The unspoken message comes across very clear – since studied evolutionists cannot provide observable evidence for evolution, it must be false. However, it should be observed that the authority Comfort appeals to isn’t the best pool to draw from. Throughout the video, he speaks with 26 students (presumably undergraduates) while only speaking with 4 professional academics. Not to offend, but this may not be the best sample of evolutionists to draw conclusions from.

Not only this, but there were many students who weren’t even biology majors. Some were geology, chemistry, bio-chemistry, environment science, and physics majors. Stumping a geology major in evolution does not disprove the theory, just as stumping a criminal justice major in theology doesn’t disprove the existence of God.

(There was just something cringeworthy about watching Comfort question geology and physics majors about evolution, recording their confused reactions, and heralding it as a victory for creationism.)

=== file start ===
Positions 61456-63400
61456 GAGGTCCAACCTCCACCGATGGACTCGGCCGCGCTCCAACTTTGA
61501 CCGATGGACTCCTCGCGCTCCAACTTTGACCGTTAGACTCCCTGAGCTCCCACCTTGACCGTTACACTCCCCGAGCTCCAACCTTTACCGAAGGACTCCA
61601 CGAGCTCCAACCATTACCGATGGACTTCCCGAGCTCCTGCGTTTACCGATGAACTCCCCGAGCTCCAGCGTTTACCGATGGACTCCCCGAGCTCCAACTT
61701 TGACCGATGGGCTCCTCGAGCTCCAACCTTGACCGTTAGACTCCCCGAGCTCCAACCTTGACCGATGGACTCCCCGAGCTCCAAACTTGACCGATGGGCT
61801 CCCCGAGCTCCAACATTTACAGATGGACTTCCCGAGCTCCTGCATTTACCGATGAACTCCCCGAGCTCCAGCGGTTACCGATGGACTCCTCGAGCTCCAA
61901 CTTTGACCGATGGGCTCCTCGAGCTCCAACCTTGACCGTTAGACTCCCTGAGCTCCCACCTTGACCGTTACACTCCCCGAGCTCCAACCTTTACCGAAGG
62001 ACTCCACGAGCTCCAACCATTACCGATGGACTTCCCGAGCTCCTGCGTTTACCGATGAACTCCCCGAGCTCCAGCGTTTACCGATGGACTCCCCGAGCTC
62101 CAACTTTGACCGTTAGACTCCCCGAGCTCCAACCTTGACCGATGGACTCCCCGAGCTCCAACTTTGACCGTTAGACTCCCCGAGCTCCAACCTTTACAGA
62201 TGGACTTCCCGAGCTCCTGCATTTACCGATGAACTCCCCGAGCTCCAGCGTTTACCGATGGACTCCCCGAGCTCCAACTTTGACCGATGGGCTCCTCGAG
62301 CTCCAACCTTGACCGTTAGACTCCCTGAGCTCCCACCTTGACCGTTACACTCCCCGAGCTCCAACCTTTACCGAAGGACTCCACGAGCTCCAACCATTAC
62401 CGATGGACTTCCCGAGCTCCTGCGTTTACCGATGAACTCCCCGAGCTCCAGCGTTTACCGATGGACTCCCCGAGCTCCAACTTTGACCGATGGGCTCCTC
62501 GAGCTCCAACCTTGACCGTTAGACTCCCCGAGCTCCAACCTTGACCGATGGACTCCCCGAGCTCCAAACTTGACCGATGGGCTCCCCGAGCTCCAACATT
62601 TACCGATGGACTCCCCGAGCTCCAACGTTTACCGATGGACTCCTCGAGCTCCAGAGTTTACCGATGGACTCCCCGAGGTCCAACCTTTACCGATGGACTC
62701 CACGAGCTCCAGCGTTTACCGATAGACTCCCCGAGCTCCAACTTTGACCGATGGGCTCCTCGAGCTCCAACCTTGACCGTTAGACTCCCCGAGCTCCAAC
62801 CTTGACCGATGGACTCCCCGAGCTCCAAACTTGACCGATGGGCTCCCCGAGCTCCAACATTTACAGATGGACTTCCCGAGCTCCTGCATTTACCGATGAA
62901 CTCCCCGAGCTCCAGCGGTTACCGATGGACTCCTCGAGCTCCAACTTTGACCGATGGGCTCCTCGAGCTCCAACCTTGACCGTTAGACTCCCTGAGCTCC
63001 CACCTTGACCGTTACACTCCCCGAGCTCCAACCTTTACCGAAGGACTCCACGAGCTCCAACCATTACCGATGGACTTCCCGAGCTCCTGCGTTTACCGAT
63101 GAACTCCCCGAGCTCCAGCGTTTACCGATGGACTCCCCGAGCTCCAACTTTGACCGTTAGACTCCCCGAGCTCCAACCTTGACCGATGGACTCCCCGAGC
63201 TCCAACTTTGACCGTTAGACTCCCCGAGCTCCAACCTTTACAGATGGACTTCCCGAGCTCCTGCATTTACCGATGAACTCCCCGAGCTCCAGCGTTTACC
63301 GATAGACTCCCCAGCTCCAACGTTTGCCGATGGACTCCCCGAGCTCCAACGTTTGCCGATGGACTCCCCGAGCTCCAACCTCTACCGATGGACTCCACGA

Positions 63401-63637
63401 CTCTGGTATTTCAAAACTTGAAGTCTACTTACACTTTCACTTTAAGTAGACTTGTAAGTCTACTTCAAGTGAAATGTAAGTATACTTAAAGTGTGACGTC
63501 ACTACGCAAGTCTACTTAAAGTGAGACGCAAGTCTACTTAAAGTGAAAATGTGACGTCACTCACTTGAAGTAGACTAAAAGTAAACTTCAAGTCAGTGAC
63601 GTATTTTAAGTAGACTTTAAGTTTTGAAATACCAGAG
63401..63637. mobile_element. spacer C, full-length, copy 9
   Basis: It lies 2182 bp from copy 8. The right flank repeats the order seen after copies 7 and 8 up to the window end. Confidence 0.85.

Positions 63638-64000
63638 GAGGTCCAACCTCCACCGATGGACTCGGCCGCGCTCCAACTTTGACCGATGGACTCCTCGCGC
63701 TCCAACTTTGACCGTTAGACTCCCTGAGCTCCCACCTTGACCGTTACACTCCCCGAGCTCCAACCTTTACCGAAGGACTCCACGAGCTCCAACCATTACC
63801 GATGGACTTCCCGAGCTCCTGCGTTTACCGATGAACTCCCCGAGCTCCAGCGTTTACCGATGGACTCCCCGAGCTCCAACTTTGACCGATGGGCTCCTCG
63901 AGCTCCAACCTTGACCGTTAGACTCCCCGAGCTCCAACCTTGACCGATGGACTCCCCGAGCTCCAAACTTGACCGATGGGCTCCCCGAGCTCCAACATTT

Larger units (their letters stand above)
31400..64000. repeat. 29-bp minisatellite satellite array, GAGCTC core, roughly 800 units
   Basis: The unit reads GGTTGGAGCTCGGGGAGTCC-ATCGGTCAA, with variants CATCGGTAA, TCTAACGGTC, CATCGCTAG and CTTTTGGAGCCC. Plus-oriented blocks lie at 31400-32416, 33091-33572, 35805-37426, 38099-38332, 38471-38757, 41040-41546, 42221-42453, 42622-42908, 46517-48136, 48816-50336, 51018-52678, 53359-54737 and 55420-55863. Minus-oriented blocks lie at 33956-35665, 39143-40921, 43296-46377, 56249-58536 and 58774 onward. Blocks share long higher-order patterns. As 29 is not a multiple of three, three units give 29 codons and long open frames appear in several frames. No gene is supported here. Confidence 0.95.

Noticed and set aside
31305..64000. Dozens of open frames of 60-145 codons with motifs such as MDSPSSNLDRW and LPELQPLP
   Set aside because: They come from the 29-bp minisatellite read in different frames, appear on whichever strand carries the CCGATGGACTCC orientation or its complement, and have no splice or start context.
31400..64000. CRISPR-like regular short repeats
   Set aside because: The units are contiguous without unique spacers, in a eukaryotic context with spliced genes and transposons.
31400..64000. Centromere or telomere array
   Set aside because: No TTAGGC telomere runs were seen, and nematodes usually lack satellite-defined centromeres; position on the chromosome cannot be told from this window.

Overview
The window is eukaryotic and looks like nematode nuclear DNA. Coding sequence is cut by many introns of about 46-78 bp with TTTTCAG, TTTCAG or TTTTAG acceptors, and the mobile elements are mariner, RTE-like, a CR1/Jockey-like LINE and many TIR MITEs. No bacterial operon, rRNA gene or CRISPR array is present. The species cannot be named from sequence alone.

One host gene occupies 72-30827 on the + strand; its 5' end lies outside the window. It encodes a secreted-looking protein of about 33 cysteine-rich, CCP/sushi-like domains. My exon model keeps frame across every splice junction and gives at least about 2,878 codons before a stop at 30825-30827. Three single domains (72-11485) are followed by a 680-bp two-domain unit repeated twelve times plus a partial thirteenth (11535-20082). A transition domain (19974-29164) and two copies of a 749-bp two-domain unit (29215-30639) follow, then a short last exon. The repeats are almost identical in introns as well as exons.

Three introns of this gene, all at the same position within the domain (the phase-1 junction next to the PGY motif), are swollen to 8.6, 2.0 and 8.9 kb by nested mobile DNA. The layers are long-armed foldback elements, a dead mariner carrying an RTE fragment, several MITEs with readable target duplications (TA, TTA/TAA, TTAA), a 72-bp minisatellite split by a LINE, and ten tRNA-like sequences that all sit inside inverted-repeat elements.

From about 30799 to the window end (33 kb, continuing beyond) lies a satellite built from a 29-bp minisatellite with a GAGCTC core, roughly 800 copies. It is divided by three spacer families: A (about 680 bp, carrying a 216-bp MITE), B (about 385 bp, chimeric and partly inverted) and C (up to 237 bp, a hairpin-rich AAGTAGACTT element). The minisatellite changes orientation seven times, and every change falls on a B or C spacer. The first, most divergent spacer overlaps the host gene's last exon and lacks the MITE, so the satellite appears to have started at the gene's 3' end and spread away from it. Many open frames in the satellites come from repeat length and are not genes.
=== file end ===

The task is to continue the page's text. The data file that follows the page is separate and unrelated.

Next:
Furthermore, when questioning his interviewees about evolution, Comfort devotes a substantially smaller amount of attention to professors or academics compared to students.  Obviously, students will not formulate the same calibre of responses that professors or academics will, and Comfort is well aware of this.

All this leads to a documentary full of gotcha journalism. It comes across as tacky, misleading and, frankly, ineffective. So, after watching a documentary laden with gotcha journalism, as Christians we should honestly ask the question, “How is this helpful for Jesus?”


In my opinion, Comfort needs to get back to what matters – the gospel. Of course, he presents a version at the end of the documentary, but gets to the gospel only after wading through a thicket of loaded questions and, presumably, highly edited responses. (After all, we cannot know for sure the extent or persuasiveness to which the interviewees answered Comfort’s questions.)